The Goddess Speaks
It’s time to live the frugal life
Mom called yesterday to scold, "You'd better start saving for your nest egg!" First of all, no "hello"? Second, who says that, and third, did mama bird really expect me to take her advice when she spends her inheritance checks at Neiman Marcus? I wondered if she had just received my credit card statement. Yikes!
I want to save money, I really do. Except there's one small problem: I want everything! There's always a pair of jeans that make my legs look pencil thin and a top that, with the right bra, makes the twins look rather ... Then, of course, I have to buy one in every color. And when it's not clothes, it's a Chanel handbag, diamond earrings or other outrageously expensive things I would never consider if I had to pay bills.
Last week, I tried to save money by shopping at Nordstrom Rack and walked out with eight pairs of shoes. It doesn't take a mathematician to see that I didn't save any money there.
It's discouraging opening a checking account at age 25 (Mom enticed me with Hello Kitty checks) and not getting approved for Cover Check because I have no credit. I'm beginning to realize that no credit equals no nest.
In my quest to appease my mother, I thought of ways to save money while still being able to enjoy my accustomed way of life. If I settled for lower-end dining (instead of Pineapple Room or Nobu) and learned to cook, I would not only give my boyfriend a heart attack, but save $300 to $500 a week on dinner alone.
If I stopped purchasing dry-clean-only clothes, I wouldn't have to pay each time I wear my already expensive outfits. And, if I watched my cell phone minutes on my $39.99-per-month plan, Mom wouldn't be screaming about my $160 bill.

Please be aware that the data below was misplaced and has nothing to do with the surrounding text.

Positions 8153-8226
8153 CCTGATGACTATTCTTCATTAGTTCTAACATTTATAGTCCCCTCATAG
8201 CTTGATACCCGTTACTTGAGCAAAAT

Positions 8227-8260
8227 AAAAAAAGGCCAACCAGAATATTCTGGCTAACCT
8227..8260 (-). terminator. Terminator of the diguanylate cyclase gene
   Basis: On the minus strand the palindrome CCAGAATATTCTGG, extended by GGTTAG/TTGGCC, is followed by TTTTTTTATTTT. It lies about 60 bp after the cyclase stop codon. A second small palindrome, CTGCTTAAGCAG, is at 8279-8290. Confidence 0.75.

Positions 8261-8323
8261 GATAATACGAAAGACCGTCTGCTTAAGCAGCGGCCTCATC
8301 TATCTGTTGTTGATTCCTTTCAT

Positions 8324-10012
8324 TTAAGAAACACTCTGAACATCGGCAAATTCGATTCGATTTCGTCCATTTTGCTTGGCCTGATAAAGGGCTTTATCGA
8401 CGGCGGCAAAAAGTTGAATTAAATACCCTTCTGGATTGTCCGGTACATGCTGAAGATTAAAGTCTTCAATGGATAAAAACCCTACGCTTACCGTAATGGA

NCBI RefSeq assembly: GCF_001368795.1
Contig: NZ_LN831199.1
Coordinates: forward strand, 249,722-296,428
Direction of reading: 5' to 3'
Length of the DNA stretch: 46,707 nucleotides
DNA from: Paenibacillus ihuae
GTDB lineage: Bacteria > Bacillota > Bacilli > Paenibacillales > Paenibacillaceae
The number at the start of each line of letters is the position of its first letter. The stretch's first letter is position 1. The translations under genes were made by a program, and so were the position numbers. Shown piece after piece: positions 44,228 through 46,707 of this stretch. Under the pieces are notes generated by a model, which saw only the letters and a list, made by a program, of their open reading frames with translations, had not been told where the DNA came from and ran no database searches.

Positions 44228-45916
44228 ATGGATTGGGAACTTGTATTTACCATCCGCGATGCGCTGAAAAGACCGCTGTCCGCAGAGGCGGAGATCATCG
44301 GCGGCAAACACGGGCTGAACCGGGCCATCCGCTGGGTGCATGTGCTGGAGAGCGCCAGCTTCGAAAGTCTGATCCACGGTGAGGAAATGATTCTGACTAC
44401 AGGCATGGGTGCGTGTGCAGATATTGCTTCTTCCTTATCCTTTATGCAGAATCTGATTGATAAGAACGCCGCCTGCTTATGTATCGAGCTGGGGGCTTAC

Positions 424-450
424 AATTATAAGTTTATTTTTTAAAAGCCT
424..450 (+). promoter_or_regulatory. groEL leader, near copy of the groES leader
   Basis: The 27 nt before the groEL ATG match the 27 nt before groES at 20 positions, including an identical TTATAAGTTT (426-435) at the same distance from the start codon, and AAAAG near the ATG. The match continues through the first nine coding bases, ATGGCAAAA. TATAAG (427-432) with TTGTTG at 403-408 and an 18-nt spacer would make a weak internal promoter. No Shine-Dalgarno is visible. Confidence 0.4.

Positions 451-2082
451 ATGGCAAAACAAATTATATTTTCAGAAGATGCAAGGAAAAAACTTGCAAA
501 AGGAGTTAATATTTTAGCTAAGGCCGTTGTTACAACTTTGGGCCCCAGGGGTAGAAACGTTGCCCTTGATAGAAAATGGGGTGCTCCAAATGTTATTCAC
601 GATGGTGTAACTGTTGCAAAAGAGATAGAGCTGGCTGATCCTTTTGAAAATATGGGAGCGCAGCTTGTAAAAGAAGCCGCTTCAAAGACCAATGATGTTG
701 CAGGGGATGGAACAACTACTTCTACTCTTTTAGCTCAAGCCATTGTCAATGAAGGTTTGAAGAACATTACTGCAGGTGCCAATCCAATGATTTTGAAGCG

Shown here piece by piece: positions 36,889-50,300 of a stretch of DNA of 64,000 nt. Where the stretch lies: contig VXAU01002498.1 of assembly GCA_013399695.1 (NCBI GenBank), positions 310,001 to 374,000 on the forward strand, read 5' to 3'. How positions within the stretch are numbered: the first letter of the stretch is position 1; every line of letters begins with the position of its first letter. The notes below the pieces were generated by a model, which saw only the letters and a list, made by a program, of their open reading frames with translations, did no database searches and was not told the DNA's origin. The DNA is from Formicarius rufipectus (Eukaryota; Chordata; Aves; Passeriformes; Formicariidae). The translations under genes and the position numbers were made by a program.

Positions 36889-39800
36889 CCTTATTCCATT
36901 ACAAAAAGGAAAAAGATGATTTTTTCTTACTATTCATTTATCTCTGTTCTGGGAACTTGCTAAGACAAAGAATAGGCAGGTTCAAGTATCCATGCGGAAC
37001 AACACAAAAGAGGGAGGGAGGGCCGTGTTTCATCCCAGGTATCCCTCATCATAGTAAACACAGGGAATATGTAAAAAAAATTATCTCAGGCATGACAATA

I suppose I could manicure my own nails and wax my own eyebrows instead of having them done by a professional. Then I'd be what they call "low maintenance." Also, if I changed my attitude, clipping coupons for toothpaste and shaving cream could be fun. Right?
Maybe it would be easier if I made my money inaccessible by locking my savings into CDs. Or I could seek help from Shopaholics Anonymous. I'm open to suggestions.
In many ways I envy frugal people. I know a guy who turns off all the lights and unplugs all appliances (yes, even the microwave, TV and computer) before leaving the house. I have a friend who refuses to rinse her rice more than once for fear of wasting water. I have another friend who will buy something (even something she needs) only if it's on sale. Ridiculous as it might seem, they all know how to save.
As usual, Mom is right. It's about time I become independent and save, because in the "real world" that I don't yet live in, everything costs money. Then again, Mom also promised that if I pop out a grandkid, she'd pay for everything.
Lauren M. Chang is a full-time Star-Bulletin/Midweek ad staffer, part-time frugal wannabe.
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